Paris Attacks: Refugees Again at Mercy of Shifting Public Opinion

The influx of refugees to Europe is a symptom of a massive, growing problem that needs to be addressed. Instead of turning on victims of terror, let's turn our attention toward the terrorists themselves.
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It's an ever-shifting landscape for refugees fleeing to Europe from war in Syria and ISIS slaughter. Only a couple of short months ago, on September 2, 2015, the image of little Aylan Kurdi's body washed up on a shore in Turkey captured the attention of the world, sweeping public opinion toward sudden compassion for refugees. Quotas for refugee acceptance within Europe and the US began to rise as the pressure of public opinion inspired a welcome for refugees.

But with the recent brutal terrorist attacks in Paris, leaving 129 dead and hundreds more injured, perspectives toward refugees are shifting yet again.

Ah, the ever changing tide of public opinion.

Somehow a situation about which much remains unknown is now being used as a proxy hearing for our ability to empathize and welcome, and for the fate and future of thousands of vulnerable people.

What a world we live in. I've traveled to borders of Syria in Turkey and Lebanon visiting refugee camps and hospitals, witnessing some of the most horrifying sights I've ever seen.

I've met women disfigured and de-limbed by barrel bombs in Syria. I've talked with children paralyzed by snipers. I've met with victims of both ISIS and Assad brutality -- women, men, and children whose lives have been destroyed by brutal executions, barrel bombs, and sniper attacks.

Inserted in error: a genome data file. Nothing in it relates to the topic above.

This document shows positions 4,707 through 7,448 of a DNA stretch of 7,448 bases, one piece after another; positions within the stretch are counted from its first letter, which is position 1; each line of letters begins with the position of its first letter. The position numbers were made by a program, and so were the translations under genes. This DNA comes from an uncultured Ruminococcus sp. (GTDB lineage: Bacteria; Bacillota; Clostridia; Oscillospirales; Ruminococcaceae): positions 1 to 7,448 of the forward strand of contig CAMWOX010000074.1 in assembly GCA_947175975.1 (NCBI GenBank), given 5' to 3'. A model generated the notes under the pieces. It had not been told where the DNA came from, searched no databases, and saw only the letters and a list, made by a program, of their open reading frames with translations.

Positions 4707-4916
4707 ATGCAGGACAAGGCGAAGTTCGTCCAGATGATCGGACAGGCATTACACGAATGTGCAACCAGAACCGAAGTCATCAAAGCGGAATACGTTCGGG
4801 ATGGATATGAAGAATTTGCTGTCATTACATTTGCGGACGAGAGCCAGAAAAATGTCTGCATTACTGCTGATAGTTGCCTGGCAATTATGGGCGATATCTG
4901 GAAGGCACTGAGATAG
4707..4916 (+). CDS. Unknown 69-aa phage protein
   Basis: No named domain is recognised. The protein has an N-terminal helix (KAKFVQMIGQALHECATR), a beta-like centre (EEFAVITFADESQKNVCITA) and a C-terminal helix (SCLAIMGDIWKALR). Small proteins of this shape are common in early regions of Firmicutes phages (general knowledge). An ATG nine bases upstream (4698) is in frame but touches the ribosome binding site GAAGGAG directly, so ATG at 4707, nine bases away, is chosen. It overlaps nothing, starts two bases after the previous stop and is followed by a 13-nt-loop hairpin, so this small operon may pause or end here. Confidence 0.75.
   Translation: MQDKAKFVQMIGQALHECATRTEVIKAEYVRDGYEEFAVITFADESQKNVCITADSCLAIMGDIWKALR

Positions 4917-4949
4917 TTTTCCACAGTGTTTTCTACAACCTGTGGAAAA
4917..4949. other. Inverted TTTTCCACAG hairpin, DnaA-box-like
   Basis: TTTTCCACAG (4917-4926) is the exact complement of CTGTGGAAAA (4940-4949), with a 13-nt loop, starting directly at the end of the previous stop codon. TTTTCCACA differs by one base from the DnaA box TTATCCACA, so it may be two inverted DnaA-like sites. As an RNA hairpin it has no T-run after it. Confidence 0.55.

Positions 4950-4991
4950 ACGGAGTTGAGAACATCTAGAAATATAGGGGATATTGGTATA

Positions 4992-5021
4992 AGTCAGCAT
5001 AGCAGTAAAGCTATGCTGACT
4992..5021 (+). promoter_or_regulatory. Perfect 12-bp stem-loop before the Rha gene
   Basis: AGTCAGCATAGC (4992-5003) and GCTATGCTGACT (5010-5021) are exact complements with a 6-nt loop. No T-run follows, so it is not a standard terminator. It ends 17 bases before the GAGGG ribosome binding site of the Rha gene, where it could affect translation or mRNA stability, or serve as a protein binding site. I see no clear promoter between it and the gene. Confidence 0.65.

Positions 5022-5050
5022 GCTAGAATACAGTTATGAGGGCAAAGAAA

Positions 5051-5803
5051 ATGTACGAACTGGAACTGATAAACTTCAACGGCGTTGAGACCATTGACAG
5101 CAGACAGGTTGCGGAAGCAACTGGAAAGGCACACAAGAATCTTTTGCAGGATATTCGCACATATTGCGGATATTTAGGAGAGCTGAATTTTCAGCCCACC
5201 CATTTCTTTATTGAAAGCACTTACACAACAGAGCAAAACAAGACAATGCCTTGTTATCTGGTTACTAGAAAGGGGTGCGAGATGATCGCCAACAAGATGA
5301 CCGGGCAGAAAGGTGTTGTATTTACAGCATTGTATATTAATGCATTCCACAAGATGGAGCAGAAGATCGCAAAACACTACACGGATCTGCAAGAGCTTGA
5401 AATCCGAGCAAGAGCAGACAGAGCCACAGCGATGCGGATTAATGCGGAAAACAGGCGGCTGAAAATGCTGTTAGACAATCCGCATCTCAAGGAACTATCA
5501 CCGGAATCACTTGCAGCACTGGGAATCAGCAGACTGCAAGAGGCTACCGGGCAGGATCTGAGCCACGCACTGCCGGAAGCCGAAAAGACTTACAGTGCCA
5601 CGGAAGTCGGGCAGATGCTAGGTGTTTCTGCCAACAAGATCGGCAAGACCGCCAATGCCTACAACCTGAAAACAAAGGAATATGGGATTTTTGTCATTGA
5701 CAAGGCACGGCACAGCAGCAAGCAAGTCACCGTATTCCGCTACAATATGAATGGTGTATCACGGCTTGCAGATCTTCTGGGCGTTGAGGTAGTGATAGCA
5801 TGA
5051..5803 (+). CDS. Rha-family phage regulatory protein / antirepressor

Here's a reality check: for the vast number of Syrians arriving in Europe, the attacks that occurred last night in Paris have been a daily occurrence for years. That's why they fled.

More than 250,000 Syrians have lost their lives in this brutal conflict. Nearly 11 million people have been displaced.

But now that Europeans are experiencing tragic, firsthand exposure to the protracted nightmare Syrians have faced for more than four years, some politicians find it the perfect opportunity to turn on the very people who have been fleeing horror perpetrated by (ironically) the same forces that likely instigated the Paris attacks.

One of the involved terrorists had a reportedly fake Syrian passport on him, thought it's not clear whether the passport belongs to him. If it does, then it's possible that this terrorist may have passed through the same door open to refugees fleeing the conflict.

Already Poland is responding by rejecting EU migrant quotas, saying it will no longer accept refugees in the wake of the Paris attacks.

In the Netherlands, far-right leader Geert Wilders released a statement demanding, "Close the Dutch borders. Now! Protect the Dutch people. Stop turning away and denying." Wilders' Party of Freedom in the Netherlands has soared to nationwide popularity during Europe's refugee crisis.

In the wake of the Paris attacks, Ted Cruz and Ben Carson have both called for a halt to U.S. plans to resettle 10,000 Syrian refugees.

It's important to note that when refugees are resettled in the United States, they are the most scrutinized and vetted people to arrive within our borders, undergoing more than seven layers of security checks, medical screenings, fingerprinting, and in-person interviews with Department of Homeland Security officials.

If, within the U.S. and Europe, our collective response is to now close the door to thousands of innocent refugees, we may have a bigger problem on our hands: our own lack of concern for humanity, our stark unwillingness to provide a place of shelter for those fleeing abject horror.

By closing our borders and closing our doors and closing our hearts, we become a monster in our own right, our inhuman response to deny a chance at life to thousands fleeing the same terror we ourselves fear.

The influx of refugees to Europe is a symptom of a massive, growing problem that needs to be addressed. Instead of turning on victims of terror, let's turn our attention toward the terrorists themselves. We can welcome refugees while fighting terror. We can aid victims while preventing attacks.

Paris should be a wake-up call, alerting us to the horror Syrian refugees have experienced for years, not an excuse to shut them out forever.

The night of horror in Paris becomes infinitely more tragic than it already is when we turn our backs and close our doors on people fleeing the very same horror that Europe is now experiencing.

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